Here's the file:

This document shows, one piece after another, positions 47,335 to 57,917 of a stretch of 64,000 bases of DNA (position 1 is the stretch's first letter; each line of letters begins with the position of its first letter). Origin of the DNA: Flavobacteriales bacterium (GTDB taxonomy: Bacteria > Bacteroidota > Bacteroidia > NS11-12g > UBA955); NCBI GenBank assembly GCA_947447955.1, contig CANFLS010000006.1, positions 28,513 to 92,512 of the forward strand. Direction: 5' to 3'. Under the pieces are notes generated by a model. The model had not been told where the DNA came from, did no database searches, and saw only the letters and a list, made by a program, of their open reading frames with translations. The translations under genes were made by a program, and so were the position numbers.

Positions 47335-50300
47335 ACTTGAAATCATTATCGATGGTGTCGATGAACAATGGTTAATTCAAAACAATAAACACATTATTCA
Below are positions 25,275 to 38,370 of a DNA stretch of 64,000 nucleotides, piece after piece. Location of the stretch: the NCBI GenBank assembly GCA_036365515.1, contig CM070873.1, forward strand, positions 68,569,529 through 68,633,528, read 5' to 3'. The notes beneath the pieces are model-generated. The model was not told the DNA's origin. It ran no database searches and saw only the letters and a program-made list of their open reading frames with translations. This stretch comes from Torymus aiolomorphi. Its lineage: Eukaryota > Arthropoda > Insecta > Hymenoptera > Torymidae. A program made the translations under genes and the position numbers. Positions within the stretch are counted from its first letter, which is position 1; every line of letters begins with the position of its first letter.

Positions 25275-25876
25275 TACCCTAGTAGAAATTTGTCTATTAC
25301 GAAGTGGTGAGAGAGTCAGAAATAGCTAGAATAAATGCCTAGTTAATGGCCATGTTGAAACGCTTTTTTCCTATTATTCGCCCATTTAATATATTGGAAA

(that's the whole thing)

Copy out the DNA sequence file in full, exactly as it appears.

This document shows, one piece after another, positions 47,335 to 57,917 of a stretch of 64,000 bases of DNA (position 1 is the stretch's first letter; each line of letters begins with the position of its first letter). Origin of the DNA: Flavobacteriales bacterium (GTDB taxonomy: Bacteria > Bacteroidota > Bacteroidia > NS11-12g > UBA955); NCBI GenBank assembly GCA_947447955.1, contig CANFLS010000006.1, positions 28,513 to 92,512 of the forward strand. Direction: 5' to 3'. Under the pieces are notes generated by a model. The model had not been told where the DNA came from, did no database searches, and saw only the letters and a list, made by a program, of their open reading frames with translations. The translations under genes were made by a program, and so were the position numbers.

Positions 47335-50300
47335 ACTTGAAATCATTATCGATGGTGTCGATGAACAATGGTTAATTCAAAACAATAAACACATTATTCA
Below are positions 25,275 to 38,370 of a DNA stretch of 64,000 nucleotides, piece after piece. Location of the stretch: the NCBI GenBank assembly GCA_036365515.1, contig CM070873.1, forward strand, positions 68,569,529 through 68,633,528, read 5' to 3'. The notes beneath the pieces are model-generated. The model was not told the DNA's origin. It ran no database searches and saw only the letters and a program-made list of their open reading frames with translations. This stretch comes from Torymus aiolomorphi. Its lineage: Eukaryota > Arthropoda > Insecta > Hymenoptera > Torymidae. A program made the translations under genes and the position numbers. Positions within the stretch are counted from its first letter, which is position 1; every line of letters begins with the position of its first letter.

Positions 25275-25876
25275 TACCCTAGTAGAAATTTGTCTATTAC
25301 GAAGTGGTGAGAGAGTCAGAAATAGCTAGAATAAATGCCTAGTTAATGGCCATGTTGAAACGCTTTTTTCCTATTATTCGCCCATTTAATATATTGGAAA